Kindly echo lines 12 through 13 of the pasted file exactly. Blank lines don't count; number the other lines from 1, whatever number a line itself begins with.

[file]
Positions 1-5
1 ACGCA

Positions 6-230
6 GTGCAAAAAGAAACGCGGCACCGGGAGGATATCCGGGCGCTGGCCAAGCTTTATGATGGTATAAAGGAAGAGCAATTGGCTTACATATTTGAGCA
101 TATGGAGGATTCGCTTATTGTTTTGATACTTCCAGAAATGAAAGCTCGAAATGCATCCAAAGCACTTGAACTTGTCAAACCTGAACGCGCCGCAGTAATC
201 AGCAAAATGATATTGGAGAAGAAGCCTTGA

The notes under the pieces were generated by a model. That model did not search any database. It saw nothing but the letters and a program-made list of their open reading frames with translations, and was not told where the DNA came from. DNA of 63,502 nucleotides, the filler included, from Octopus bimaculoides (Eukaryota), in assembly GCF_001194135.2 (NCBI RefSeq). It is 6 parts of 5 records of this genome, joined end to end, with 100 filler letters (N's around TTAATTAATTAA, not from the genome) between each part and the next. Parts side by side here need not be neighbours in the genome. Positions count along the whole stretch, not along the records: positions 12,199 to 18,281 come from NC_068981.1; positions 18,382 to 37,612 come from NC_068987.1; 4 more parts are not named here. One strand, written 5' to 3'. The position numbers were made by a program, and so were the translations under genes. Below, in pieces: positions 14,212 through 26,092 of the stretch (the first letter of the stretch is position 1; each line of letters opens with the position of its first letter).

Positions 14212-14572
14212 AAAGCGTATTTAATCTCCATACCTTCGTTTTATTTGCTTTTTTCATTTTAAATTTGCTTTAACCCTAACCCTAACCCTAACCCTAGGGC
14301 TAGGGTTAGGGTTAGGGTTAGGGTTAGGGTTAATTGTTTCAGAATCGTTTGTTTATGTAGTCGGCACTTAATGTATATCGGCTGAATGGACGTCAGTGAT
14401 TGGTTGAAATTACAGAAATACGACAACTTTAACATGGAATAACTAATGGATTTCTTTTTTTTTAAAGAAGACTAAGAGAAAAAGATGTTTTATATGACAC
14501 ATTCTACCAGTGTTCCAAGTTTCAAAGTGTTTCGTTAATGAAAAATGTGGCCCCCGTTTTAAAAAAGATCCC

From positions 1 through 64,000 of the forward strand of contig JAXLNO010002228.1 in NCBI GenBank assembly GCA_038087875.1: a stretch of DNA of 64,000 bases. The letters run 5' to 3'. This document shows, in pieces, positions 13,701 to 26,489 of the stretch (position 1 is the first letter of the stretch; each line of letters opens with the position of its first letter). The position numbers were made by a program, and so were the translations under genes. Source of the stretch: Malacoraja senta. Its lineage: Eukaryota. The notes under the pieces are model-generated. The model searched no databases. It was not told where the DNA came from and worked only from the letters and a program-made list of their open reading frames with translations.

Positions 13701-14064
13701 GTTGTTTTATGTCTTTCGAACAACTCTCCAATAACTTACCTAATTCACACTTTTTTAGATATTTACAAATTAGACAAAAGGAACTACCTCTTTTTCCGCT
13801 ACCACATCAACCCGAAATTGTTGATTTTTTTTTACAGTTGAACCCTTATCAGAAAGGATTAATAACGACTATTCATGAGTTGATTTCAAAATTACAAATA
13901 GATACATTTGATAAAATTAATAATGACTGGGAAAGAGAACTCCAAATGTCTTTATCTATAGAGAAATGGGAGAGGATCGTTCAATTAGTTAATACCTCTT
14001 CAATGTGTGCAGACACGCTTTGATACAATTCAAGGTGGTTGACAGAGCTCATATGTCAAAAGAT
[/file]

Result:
14501 ATTCTACCAGTGTTCCAAGTTTCAAAGTGTTTCGTTAATGAAAAATGTGGCCCCCGTTTTAAAAAAGATCCC

From positions 1 through 64,000 of the forward strand of contig JAXLNO010002228.1 in NCBI GenBank assembly GCA_038087875.1: a stretch of DNA of 64,000 bases. The letters run 5' to 3'. This document shows, in pieces, positions 13,701 to 26,489 of the stretch (position 1 is the first letter of the stretch; each line of letters opens with the position of its first letter). The position numbers were made by a program, and so were the translations under genes. Source of the stretch: Malacoraja senta. Its lineage: Eukaryota. The notes under the pieces are model-generated. The model searched no databases. It was not told where the DNA came from and worked only from the letters and a program-made list of their open reading frames with translations.